Saturday, May 25

Farmers told to uproot infected plants

Necrosis on cassava roots infected with Cassava Brown Streak Disease ( CBSD-infected). PHOTO BY IITA

BY VINCE JACOB VISAYA, The Correspondent

SANTIAGO CITY (July 15, 2023)—The Department of Agriculture (DA) in Cagayan Valley has been intensifying an information drive among cassava farmers and advised them to pull out the cassava crops immediately if they have been infected by witch broom disease or phytoplasma disease.

The announcement came after the witches’ broom damaged about 440 hectares in Quirino and Isabela provinces last month.

Regional Crop Protection Center chief Mindaflor Aquino, in a recent announcement over the DA radio program, said the witches’ broom is difficult to treat since it was first discovered in the region from 2015 to 2016.

However, preventive measures can be done as the cassava seedlings should have planting treatment and the healthy ones should be pruned so as not to be infected by the disease, she added.

Agriculture Regional Director Narciso Edillo said he has been coordinating with the crop protection workers by monitoring and having an extension of crop pest and disease notification and weekly reporting to farmers.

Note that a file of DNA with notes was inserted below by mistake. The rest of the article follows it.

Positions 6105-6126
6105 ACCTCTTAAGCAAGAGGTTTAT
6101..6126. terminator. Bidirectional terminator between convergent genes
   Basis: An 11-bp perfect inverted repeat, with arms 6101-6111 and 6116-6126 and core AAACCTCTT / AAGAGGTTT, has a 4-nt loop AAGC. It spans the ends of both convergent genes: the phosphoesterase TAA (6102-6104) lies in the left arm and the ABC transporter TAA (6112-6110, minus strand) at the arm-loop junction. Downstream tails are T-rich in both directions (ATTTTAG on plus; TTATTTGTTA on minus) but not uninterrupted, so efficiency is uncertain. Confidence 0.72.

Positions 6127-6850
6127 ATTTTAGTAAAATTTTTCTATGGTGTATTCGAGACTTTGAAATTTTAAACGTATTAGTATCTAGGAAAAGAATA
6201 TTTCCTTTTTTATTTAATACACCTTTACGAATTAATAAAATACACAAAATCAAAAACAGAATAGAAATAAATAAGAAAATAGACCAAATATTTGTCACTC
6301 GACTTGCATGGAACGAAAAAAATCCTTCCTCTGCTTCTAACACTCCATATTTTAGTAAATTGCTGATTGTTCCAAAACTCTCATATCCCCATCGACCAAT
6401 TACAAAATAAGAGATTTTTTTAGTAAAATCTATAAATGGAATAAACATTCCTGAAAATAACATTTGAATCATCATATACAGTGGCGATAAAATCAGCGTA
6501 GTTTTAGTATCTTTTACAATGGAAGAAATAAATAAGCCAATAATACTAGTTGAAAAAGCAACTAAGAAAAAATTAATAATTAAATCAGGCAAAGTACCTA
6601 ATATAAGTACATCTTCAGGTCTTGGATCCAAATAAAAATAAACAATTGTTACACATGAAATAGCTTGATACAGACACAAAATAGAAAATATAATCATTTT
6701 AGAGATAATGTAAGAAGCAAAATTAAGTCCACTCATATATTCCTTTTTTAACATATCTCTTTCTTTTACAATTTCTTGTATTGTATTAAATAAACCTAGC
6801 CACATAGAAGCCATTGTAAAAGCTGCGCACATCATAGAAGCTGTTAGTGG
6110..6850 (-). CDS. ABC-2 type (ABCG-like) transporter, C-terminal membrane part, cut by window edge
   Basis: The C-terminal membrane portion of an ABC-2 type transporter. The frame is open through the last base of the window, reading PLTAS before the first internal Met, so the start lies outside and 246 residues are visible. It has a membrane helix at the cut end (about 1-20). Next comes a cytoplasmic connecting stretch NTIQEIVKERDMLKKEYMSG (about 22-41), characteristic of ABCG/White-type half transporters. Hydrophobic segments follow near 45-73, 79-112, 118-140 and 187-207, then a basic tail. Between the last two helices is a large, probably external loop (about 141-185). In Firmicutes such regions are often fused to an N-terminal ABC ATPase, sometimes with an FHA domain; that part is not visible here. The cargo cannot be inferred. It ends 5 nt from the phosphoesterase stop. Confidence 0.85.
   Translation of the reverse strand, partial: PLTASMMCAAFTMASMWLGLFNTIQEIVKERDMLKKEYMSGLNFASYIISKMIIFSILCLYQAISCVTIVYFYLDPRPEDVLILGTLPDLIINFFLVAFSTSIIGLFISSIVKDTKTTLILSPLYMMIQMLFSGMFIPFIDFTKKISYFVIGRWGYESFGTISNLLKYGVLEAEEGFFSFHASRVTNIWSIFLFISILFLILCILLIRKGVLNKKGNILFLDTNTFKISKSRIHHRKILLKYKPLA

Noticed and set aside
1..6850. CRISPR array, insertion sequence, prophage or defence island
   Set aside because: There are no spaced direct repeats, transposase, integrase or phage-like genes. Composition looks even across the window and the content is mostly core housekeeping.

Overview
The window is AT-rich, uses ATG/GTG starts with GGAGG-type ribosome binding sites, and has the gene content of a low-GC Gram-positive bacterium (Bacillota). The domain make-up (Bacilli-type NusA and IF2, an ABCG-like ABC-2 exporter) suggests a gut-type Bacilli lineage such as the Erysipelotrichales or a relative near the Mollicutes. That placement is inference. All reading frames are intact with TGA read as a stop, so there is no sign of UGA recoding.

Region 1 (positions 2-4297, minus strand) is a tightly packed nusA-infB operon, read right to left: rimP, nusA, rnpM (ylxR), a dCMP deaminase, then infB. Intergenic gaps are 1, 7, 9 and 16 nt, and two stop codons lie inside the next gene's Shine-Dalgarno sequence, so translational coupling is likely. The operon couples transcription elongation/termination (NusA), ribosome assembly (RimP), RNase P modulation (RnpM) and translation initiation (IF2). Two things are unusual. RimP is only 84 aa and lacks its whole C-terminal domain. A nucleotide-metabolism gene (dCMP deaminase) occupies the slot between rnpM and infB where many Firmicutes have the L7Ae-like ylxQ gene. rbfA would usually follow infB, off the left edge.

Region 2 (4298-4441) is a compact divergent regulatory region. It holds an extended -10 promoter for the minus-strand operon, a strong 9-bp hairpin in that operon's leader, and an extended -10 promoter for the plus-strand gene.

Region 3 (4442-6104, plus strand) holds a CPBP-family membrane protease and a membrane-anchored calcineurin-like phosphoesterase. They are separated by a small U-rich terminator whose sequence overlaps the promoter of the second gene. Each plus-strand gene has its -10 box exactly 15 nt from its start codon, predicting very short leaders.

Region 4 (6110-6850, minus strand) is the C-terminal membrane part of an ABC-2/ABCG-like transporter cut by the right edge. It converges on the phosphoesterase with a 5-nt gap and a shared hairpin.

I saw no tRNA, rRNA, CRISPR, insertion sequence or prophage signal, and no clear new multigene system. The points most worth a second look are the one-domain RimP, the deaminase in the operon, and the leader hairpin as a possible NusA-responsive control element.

Cassava, mostly used for feeds and flour, has a retail price average of P12.24 to P24.49 per kilogram, according to a Philippine Statistics Authority report.

A hectare of cassava farm may produce yields of up to 80 tons, but the disease would reduce the yield to 30 tons, farmers said.

Cassava farm worker Heherson Pagulayan told The Manila Times that he was saddened by the distorted and dwarfed cassava shoots and fruits caused by the phytoplasma disease planted on his farm in the city.

ALSO READ  SM Foundation assists flood-affected families in Isabela

“We lose money for this harvest. Its shoots and fruits are small due to the disease,” he said, as he and his farm workers harvest what was left of his one-hectare farm.

Phytoplasma disease, researchers showed, commonly causes distorted, dwarfed and yellowish leaves and shoots, while other symptoms include abnormal flower and leaf development, shortened internodes, and shoot proliferation. The flowers of infected plants sometimes develop green, leaflike structures called phyllody.

It was called witches’ brooms because the plants typically are dense clusters of twigs or thickened stems that develop on the branches of woody plants and affected leaves and shoots may become discolored, distorted and dwarfed, further research showed. Early cassava planters were spared though with only minimal damage.

Alexander Bolar, a planter, said he harvested in April, months before the onset of the disease. Some portions of his late-planted shoots, however, were damaged.